October Birthdays

Well I’m a little late on October birthdays, but considering today is the first day a birthday lands on I think I’m “eh.ok”. Actually two people of my past would have celebrated today as their birthday. Mary Herrick & Elizabeth Spavold were born 185 years apart. Mary’s husband John Batchelder was a juror in the Salem Witch Trials. Until last month I did not know Elizabeth’s maiden name was Spavold. (How I LOVE the NS online archives!).

 Following the birthday list I will re-print last years post (from the de-funct blog) on John Batchelder and his signature on the declaration of regret. It was originally posted on the 31st of October 2006.

  • Mary Herrick: 10 October 1654
  • Elizabeth Spavold: 10 October 1849
  • William Sabin: 11 October 1609
  • Rev. John Maxon: 12 October 1666
  • Judith Clarke: 12 October 1667
  • Hepzibeth Doty: 18 October 1791
  • Richard Smith: 24 October 1802
  • Phoebe Beyea: 27 October 1802
  • William Brooks: 30 October 1612

“Witches” and the guilt of innocent blood.

Gentle readers… in honour of this spooky date I have a gruesome tale to tell……it involves witches, or the accusation of witchcraft, in that very famous town of Salem, MA. In just a few short months in 1692,  25 lives were snuffed out beneath a shadow of hysteria & religious fervour. Five people, including one infant, died in prision, one was crushed to death in torture, and 19 were found guilty by trial and hung on Gallows Hill.

One of those accused was Rebecca Nurse. See: http://www.law.umkc.edu/faculty/projects/ftrials/salem/SAL_BNUR.HTM. Rebecca was a 71 year old woman, strong in her faith, and determined to be true to herself and her God.

My Great9 Grandfather, Israel Porter and his wife Elizabeth (Hawthorne) were advocates for Rebecca Nurse. They started a petition to save her life, signed by 39 community members, and were witnesses at her trial, supporting her innocence.

It, sadly, did not help her. She was excommunicated, and hung on the 19th of July 1692, along with four other women  (Sarah Wildes, Susannah Martin, Elizabeth Howe, and Sarah Good).

While  Israel and Elizabeth’s brave actions (and it was brave, considering how quickly one could be accused), are worth bragging about, it is with humility that I mention the actions of my great9 Grandfather, John Bacheler.

John was on the jury of the infamous Salem witch trial. He was responsible for condemning Rebecca Nurse, and so many others, to death. It was a burden he lived with, but not without remorse. Later he, along with many others, signed a Declaration of Regret. It stated:

 “We whose names are under-written, being in the year 1692 called to serve as jurors in court at Salem, on trial of many who were by some suspected guilty of doing acts of witchcraft upon the bodies of sundry persons, we confess that we ourselves were not capable to understand, nor able to withstand, the mysterious delusions of the powers of darkness and Prince of the air, but were, for want of knowledge in ourselves and better information from others, prevailed with to take with such evidence against the accused, as, on further consideration and better information, we justly fear was insufficient for the touching the lives of any (Deut. xvii) whereby we fear we have been instrumental, with others though ignorantly and unwittingly, to bring upon ourselves and this people of the Lord the guilt of innocent blood; which sin the Lord saith in Scripture he would not pardon (2 Kings xxiv. 4)–that is, we suppose, in regard to his temporal judgments. We do therefore hereby signify to all in general, and to the surviving sufferers in special, our deep sense of, and sorrow for, our errors in acting on such evidence to the condemning of any person; and do hereby declare, that we justly fear that we were sadly deluded and mistaken–for which we are much disquieted and distressed in our minds, and do therefore humbly beg forgiveness, first of God, for Christ’s sake, for this our error, and pray that God would impute the guilt of it to ourselves nor others, and we also pray that we may be considered candidly and aright by the living sufferers, as being then under a strong and general delusion, utterly unacquainted with, and not experienced in, matters of that nature. We do hereby ask forgiveness of you all, whom we have justly offended, and do declare, according to our present minds, we would none of us do such things again, on such grounds, for the whole world–praying you to accept of this in way of satisfaction for our offense, and that you would bless the inheritance of the Lord, that he may be entreated for the land.Thomas Fisk, Foreman.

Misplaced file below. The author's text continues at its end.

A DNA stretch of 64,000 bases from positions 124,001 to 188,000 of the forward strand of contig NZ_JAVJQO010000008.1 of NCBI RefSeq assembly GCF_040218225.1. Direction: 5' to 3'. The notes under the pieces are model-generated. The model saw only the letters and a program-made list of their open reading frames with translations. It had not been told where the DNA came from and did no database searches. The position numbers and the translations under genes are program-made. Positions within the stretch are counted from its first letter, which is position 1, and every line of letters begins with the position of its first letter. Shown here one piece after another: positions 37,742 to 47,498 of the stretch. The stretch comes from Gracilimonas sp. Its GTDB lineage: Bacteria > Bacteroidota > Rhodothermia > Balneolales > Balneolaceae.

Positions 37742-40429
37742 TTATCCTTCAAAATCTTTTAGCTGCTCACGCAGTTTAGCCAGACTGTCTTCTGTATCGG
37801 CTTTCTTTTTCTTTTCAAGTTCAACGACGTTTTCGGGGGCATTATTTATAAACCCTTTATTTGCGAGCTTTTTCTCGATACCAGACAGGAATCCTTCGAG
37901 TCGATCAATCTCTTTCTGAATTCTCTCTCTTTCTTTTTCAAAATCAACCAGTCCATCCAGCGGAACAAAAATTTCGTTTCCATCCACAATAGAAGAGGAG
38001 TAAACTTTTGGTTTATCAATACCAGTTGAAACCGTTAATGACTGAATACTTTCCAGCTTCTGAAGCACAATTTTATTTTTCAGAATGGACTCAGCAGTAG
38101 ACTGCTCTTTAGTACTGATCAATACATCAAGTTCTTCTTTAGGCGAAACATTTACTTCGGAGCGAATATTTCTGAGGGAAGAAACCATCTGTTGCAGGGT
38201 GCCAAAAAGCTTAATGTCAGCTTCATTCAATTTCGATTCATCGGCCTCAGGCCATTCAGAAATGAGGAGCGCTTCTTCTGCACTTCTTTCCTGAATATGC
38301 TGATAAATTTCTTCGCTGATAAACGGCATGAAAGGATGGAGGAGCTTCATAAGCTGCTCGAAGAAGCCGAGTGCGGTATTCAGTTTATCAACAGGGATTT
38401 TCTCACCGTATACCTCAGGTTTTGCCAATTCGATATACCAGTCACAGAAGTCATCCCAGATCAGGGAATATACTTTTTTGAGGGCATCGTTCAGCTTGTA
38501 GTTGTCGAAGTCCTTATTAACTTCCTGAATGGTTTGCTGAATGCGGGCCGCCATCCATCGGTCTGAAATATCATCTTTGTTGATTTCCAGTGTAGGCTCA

William Fisk
John Bacheler
Thomas Fisk
John Dane
Joseph Evelith
Thomas Pearly, Sr.
John Peabody
Thomas Perkins
Samuel Sayer
Andrew Eliot
Henry Herrick, Sr.”
John Bacheler’s granddaughter Lydia would eventually marry Israel & Elizabeth’s grandson, William Porter… but by that time (1733) the Salem Witch Trials were deemed unlawful by the General Court and monitary restitution had been made to the heirs of the condemned. The horror of Salem was becoming the history of Salem. In 1957, the State of Massachusett formally apologised for the events of 1692.

There is another ghost story… this is not the only chapter of my ancestor’s involvement in the New England witch trials… but i’ll have to tell that tale another time.

Published in: on 10 October 2007 at 12:16 am  Comments (1)